Thoughtful reactions can bolster maturity

Thoughtful reactions can bolster maturity

I guess it’s probably human nature that we make negative evaluations often. We get annoyed when we get cut off in traffic, we gossip about other people, we complain when something doesn’t go our way. Perfectly ideal situations are few and far in between if they exist at all, but still I wonder why it seems easiest to speak negatively about what goes on around us, whether it’s light hearted and jovial, or in hopeless desperation (both of which seem to appear often in discussing the current political climate).

I catch myself being prompted and ready to do this often, and it’s only after a moment of hesitation that I realize it. Naturally, I’m a quiet person. I enjoy talking to others but don’t always jump at opportunities to share my thoughts and opinions. Though this has probably kept me from getting to know some people (though you’d be surprised how much someone will tell you if you just keep listening), it has, on more than one occasion, prevented me from putting my foot in my mouth.

And beyond situations where I prevent myself from saying something stupid, in many instances I realize — after pausing for a moment and holding on to what I was going to say — that my reaction would’ve served no purpose other than to manifest a negative idea. And the longer I hold onto that thought, the less it desires to be heard. 

And I don’t find that these trivial negative comments build up in my head and later culminate into something larger and more angry, but rather that I can, in each instance, let it go after just a few seconds. In reflecting on moments like those, I’ve seen that there’s power in leaving things unsaid. Giving pause to impulse of course promotes thoughtfulness, but also a feeling of stoic maturity (I do mean stoicism in the philosophical sense, at risk of sounding pretentious).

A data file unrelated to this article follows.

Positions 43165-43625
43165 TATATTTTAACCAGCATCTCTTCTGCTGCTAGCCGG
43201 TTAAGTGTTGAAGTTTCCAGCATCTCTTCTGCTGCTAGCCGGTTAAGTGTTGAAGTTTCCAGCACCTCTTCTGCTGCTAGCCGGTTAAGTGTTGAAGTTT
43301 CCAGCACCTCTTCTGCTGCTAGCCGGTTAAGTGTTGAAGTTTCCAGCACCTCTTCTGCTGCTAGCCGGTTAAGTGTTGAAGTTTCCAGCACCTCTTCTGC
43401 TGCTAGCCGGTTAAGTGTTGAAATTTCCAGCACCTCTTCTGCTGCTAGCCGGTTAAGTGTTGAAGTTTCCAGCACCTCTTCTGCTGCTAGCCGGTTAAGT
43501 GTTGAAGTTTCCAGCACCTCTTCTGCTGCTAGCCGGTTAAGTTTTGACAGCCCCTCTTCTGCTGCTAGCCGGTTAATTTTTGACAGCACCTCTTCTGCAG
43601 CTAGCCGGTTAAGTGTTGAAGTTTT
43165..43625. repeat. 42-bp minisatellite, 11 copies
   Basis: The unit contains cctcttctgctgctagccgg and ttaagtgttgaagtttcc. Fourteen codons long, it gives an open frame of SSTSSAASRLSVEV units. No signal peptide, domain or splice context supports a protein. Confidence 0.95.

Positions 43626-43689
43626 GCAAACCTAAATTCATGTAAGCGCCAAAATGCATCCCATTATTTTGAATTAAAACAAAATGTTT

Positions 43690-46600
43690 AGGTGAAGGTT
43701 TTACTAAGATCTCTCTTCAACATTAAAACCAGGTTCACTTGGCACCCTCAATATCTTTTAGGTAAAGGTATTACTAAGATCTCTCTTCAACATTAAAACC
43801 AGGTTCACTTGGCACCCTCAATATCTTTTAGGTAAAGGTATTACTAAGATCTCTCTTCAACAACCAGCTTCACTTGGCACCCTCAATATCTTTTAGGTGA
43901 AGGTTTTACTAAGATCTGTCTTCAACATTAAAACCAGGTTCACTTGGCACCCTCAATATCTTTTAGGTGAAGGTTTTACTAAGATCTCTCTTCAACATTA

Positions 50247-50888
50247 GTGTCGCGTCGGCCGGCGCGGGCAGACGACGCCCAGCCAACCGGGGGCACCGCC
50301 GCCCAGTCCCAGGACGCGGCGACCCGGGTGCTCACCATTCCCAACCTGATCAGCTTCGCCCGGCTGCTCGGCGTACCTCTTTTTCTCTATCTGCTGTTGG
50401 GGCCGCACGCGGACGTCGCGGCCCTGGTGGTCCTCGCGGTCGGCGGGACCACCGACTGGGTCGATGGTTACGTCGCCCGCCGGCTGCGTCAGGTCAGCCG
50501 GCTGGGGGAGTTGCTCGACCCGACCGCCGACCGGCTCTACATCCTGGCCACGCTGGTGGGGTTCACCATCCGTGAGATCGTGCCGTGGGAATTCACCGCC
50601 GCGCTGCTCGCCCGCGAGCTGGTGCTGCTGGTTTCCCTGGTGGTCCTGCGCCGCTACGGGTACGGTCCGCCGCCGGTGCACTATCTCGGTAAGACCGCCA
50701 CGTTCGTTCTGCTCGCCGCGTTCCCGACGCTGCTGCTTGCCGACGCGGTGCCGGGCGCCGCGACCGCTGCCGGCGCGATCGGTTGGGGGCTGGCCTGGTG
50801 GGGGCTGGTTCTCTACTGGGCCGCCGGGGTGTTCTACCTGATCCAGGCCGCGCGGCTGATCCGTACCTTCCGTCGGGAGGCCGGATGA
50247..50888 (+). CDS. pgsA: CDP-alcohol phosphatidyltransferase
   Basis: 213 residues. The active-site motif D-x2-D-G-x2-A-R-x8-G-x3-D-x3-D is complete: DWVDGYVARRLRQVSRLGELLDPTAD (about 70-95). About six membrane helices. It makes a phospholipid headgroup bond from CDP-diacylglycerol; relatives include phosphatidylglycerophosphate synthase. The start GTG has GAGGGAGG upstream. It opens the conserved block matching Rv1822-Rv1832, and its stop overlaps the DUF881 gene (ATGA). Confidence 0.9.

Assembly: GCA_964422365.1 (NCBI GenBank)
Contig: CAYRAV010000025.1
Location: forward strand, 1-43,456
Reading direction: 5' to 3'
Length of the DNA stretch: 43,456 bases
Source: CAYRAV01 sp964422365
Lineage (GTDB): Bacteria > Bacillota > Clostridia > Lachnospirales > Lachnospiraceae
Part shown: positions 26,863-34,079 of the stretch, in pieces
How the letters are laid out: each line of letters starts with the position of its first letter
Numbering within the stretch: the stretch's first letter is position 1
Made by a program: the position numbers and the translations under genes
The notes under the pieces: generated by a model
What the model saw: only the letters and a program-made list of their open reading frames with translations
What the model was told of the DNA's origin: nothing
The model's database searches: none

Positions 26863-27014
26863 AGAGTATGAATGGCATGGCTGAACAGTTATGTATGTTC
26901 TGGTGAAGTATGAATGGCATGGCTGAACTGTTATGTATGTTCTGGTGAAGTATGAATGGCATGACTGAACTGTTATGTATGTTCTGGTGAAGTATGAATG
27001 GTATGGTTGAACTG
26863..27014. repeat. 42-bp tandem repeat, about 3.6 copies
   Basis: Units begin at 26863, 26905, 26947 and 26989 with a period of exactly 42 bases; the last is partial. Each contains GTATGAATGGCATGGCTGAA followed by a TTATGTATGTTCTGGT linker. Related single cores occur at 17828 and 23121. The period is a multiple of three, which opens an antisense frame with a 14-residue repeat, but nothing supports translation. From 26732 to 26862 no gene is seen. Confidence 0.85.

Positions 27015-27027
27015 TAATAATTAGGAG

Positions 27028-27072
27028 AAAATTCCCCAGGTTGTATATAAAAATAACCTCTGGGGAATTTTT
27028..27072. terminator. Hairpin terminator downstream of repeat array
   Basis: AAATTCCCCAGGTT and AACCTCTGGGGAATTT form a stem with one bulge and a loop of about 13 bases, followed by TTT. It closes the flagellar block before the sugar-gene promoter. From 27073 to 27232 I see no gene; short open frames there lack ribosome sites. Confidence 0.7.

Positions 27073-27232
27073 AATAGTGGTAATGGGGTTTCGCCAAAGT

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There is something to be said for the potential lost in harping on trivial moments of inconvenience or trouble…”

This isn’t to say that bottling up your feelings and avoiding self-expression is a good thing. You probably shouldn’t avoid feeling negative emotions just to wait for positive ones, because this would mean feeling none at all in the meantime. However, there is something to be said for the potential lost in harping on trivial moments of inconvenience or trouble, or even grating annoyances. That is, potential to lend your focus elsewhere, whether that’s to positive moments and a happy-go-lucky feeling or simply to being more productive and considering more relevant and meaningful concerns.  There’s only so much time in a day to which you can dedicate your thoughts and actions, and losing that to moments where the universe is against you is, in my opinion, a waste. The Balboa school of thought would tell you, after being hit by a substantial obstacle, to get up and keep moving forward, but it seems to me that anything that doesn’t knock you down, isn’t worth breaking your stride for.

And in this case, where there’s opportunity to avoid loss, you can also find room for growth. With each inconvenience that rolls off your back, you condition yourself to better handle strife in the future. Being college students, and of an age that technically makes us an adult but really only in the legal sense, it would appear that this is the time when we should learn how to do just that. You can imagine the difference between an adult that goes unbothered when their will is tested, and one that becomes frustrated at the small. And then imagine how you would like to be seen by those who will be in our current position in the future.

Next time you feel the heat rise in your chest as you become frustrated at something, take a step outside of the situation and see it and yourself from the perspective of an observer, and not that of an actor. Then you can decide whether it’s valuable enough to take up your time. There’s a good chance it isn’t.

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